Choosing the Best Option When Consolidating Your Credit Card Debt

Carrying balances on multiple credit cards usually means paying several high interest monthly bills. If you are a multiple credit cards carrier then you might have considered consolidating your credit card debts. Many consumers in order to lessen the burden and pay off their debt faster consolidate all their balances into a single card. However, to consolidate your credit card debts, you have to know how to choose the best option for that.

Here are five important points to consider before deciding to consolidate your credit card debts:

1. All scenarios are not created equally

It is important to answer the following questions while determining if credit card consolidation is right the right option for you

• How much debt do you owe? To determine how much you owe your creditors in total, you should take all your credit card statements, and add/sum up the figures.

• How much can you Budget Monthly towards paying off the credit card debt? In consolidating your debt the goal is to quickly pay off your credit card debt, so you have to consider, decide and allocate the amount you can afford to pay monthly.

• What Is the Time Frame Of The introductory low-Annual Percentage Rate (APR)? Consolidating your multiple credit cards debts into a single card might result in payment reduction through a lower and long term APR for your debt repayment. A substantial or significant amount of the debt can be paid off during a long, low APR before the rates which usually have a much higher APR revert to the standard form.

After taking these three factors into consideration, you should be able to figure out or calculate how much interest you can save during the 0% APR time frame and compare it to your present multiple credit card debt rates. You should calculate how much interest at the usual purchase rate you will pay on a new card, estimate how long it would take to pay off your outstanding balance then compare the amounts you got to the current interest rate(s) you would pay.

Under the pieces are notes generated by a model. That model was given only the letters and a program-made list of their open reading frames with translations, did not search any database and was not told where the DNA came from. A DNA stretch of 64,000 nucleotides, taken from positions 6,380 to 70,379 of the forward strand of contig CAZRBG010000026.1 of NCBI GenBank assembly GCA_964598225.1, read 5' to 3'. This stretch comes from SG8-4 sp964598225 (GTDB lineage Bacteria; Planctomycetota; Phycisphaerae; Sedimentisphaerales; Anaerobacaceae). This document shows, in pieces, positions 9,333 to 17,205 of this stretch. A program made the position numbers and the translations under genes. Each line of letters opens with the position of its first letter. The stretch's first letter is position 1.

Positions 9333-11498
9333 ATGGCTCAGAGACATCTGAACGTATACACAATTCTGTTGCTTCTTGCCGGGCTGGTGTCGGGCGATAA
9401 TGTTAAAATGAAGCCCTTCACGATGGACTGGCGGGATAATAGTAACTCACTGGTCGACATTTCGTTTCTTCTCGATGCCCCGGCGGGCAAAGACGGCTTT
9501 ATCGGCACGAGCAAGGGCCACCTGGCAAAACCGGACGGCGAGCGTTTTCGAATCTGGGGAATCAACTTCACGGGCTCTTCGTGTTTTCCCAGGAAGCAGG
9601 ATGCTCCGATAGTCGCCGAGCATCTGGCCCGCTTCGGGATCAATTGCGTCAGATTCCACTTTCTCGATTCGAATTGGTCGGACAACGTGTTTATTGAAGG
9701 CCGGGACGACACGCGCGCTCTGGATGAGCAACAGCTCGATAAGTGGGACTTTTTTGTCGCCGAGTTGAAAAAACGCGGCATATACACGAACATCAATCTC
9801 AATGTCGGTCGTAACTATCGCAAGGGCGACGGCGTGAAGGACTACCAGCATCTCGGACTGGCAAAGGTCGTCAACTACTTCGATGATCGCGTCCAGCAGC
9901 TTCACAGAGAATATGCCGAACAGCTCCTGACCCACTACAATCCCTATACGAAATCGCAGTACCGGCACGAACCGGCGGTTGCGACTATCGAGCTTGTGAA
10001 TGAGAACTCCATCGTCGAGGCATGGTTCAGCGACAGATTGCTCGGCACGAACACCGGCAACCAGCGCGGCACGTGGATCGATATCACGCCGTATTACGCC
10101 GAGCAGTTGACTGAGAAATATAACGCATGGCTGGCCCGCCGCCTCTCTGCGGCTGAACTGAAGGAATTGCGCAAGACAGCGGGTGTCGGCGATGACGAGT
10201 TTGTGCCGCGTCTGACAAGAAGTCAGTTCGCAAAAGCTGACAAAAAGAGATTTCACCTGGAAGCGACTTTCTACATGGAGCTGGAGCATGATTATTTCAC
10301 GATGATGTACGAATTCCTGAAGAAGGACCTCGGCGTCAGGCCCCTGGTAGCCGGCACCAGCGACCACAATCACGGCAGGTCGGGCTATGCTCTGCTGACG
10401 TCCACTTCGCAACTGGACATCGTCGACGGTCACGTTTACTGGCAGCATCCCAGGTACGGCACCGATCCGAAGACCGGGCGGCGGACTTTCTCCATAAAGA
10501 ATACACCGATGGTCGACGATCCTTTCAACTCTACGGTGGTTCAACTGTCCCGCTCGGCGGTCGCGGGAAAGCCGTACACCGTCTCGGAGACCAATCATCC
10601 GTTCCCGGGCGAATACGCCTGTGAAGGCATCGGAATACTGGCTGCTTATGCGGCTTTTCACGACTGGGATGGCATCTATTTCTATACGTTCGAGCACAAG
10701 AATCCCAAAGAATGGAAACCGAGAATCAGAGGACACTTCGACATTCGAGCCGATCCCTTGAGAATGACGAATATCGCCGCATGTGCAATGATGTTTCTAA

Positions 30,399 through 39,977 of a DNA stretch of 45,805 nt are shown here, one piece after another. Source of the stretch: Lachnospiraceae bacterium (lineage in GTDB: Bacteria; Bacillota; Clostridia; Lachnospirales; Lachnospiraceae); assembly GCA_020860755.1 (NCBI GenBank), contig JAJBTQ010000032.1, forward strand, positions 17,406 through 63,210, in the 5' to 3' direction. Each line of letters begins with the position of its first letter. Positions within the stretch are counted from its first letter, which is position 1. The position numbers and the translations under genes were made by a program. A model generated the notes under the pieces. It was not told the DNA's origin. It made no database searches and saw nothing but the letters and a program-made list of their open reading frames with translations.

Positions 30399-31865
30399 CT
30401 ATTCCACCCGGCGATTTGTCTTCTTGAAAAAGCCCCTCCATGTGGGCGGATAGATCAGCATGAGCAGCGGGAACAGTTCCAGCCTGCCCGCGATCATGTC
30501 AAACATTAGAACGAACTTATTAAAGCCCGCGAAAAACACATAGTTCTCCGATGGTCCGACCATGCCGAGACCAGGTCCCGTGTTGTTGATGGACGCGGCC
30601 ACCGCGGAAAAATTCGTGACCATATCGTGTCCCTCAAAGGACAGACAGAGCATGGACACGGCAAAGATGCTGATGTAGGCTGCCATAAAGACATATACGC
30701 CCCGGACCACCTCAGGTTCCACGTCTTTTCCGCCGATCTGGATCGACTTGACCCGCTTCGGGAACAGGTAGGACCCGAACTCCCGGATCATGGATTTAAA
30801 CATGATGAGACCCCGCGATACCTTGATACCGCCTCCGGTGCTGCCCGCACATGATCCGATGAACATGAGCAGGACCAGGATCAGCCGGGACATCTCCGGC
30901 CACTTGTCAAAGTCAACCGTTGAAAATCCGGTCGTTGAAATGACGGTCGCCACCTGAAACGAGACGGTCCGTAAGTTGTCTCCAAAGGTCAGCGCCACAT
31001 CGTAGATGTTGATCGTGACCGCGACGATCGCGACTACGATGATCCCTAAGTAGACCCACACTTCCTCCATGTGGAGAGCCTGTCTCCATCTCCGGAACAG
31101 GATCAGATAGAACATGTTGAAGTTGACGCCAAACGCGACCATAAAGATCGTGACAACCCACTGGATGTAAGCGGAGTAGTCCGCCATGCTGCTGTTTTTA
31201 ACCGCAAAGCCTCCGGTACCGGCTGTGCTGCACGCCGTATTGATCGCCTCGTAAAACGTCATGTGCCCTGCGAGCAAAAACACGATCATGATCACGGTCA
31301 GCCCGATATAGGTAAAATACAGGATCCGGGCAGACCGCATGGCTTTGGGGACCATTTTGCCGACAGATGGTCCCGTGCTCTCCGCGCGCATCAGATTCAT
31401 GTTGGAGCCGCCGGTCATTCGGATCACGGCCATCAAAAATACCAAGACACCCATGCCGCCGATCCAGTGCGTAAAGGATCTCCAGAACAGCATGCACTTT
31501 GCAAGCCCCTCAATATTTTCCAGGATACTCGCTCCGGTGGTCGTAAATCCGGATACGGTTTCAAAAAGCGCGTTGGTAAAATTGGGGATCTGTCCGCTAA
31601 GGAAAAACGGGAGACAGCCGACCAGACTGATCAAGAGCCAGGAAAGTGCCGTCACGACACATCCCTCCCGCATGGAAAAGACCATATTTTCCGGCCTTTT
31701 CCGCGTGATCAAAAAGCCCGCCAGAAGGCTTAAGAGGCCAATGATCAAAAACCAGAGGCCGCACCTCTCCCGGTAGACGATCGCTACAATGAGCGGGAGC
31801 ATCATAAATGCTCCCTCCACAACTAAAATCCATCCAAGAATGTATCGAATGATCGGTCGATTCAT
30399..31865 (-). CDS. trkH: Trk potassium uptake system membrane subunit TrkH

2. Transferring balance can impact your credit.

Your credit score has the potential of increasing when you consolidate your credit cards and leverage low balance transfer offers. However, it is important to follow a few financial advices in order to accomplish this.

Try Credit Utilization. Most of the time, Credit utilization is what determines credit score. ‘Credit Utilization’, is the amount of credit you actually make use of. Try to keep credit card balances low for optimal credit. For example, if your credit limit is $10,000 then your balances on the credit card should be $3,000 or less. This means that your consolidated cards will have lower credit utilization ratios, but your ratio all together will remain the same. However, the lower interest rate you’re paying during the introductory period means you can pay more towards your balance each month, helping lower your overall credit utilization quicker.

After consolidation, do not close old accounts. Account age usually plays a significant factor of up to 15 percent of a credit score, therefore closing your old accounts after consolidating your credit card debts would decrease the general age of your credit history. However, to avoid incurring more debt, make sure your old credit cards are securely hidden away.

3. Find out if Balance Transfers are the only Transactions 0% APR Applies

0% APR might apply only to balance transfers as an introductory APR after which the standard - usually very high APR could be charged for new purchases. The application of introductory APR rates and whether it applies to APR for purchases will be stated in your card holder agreement. To be able to benefit immensely from credit card consolidation and pay off your credit card debt faster, you should set out a target and budget and stick to them.

4. 0% APR Doesn’t Mean FREE

Most consumers think that a 0% intro APR means it’s free. While it is an effective and good way to help you save on interest payment and faster credit card debt pay off, fees are charged for transactions like balance transfer with a percentage ranging from 2 to 5 of each transferred balance.

Despite the beginning costs, in most cases you will still enjoy long term substantial savings. However, when determining or considering consolidating your credit card debts and if it is the best option for you, this is something to consider.

5. Not All Credit Counselors Have Your Best Interests in Mind

If you’re seeking to get professional, outside or expert financial help in tackling your debt, you should evaluate credit counselors thoroughly before deciding on which one to choose. Credit counseling agencies that advertise themselves as “Non-profit” might not guarantee legitimate or free services. In fact, some non-profit credit counseling agencies charge exorbitant fees. Here are Signs that a credit counseling agency or organization is reputable;

• The willingness to send you free information about their services.

• They are licensed in your state to offer services.

• Not limited but offers a wide range of financial services, from classes on debt management to savings to budget counseling.

• Certified and Accredited Credit and/or financial counselors

Contact your local consumer protection agency and state attorney general to help you check and discover if there have been complaints against the credit counseling agencies.

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